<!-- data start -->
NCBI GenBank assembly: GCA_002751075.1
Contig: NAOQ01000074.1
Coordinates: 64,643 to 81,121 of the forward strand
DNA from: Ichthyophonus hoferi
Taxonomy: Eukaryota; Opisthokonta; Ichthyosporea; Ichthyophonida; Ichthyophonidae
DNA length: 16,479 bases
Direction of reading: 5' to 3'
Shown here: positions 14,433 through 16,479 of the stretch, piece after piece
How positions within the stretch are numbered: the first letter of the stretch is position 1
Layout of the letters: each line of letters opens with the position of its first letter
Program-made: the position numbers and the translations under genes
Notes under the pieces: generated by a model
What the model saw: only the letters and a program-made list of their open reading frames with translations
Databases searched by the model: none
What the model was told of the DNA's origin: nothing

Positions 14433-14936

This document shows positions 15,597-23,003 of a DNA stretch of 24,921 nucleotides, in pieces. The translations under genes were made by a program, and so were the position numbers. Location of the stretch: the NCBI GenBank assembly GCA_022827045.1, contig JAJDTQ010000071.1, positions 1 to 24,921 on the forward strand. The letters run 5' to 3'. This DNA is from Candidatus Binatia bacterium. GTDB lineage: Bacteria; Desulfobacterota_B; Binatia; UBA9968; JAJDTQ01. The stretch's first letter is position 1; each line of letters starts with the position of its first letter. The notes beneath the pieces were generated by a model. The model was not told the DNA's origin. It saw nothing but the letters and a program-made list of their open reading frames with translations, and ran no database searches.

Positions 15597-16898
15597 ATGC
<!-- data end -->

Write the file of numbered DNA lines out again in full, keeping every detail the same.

NCBI GenBank assembly: GCA_002751075.1
Contig: NAOQ01000074.1
Coordinates: 64,643 to 81,121 of the forward strand
DNA from: Ichthyophonus hoferi
Taxonomy: Eukaryota; Opisthokonta; Ichthyosporea; Ichthyophonida; Ichthyophonidae
DNA length: 16,479 bases
Direction of reading: 5' to 3'
Shown here: positions 14,433 through 16,479 of the stretch, piece after piece
How positions within the stretch are numbered: the first letter of the stretch is position 1
Layout of the letters: each line of letters opens with the position of its first letter
Program-made: the position numbers and the translations under genes
Notes under the pieces: generated by a model
What the model saw: only the letters and a program-made list of their open reading frames with translations
Databases searched by the model: none
What the model was told of the DNA's origin: nothing

Positions 14433-14936

This document shows positions 15,597-23,003 of a DNA stretch of 24,921 nucleotides, in pieces. The translations under genes were made by a program, and so were the position numbers. Location of the stretch: the NCBI GenBank assembly GCA_022827045.1, contig JAJDTQ010000071.1, positions 1 to 24,921 on the forward strand. The letters run 5' to 3'. This DNA is from Candidatus Binatia bacterium. GTDB lineage: Bacteria; Desulfobacterota_B; Binatia; UBA9968; JAJDTQ01. The stretch's first letter is position 1; each line of letters starts with the position of its first letter. The notes beneath the pieces were generated by a model. The model was not told the DNA's origin. It saw nothing but the letters and a program-made list of their open reading frames with translations, and ran no database searches.

Positions 15597-16898
15597 ATGC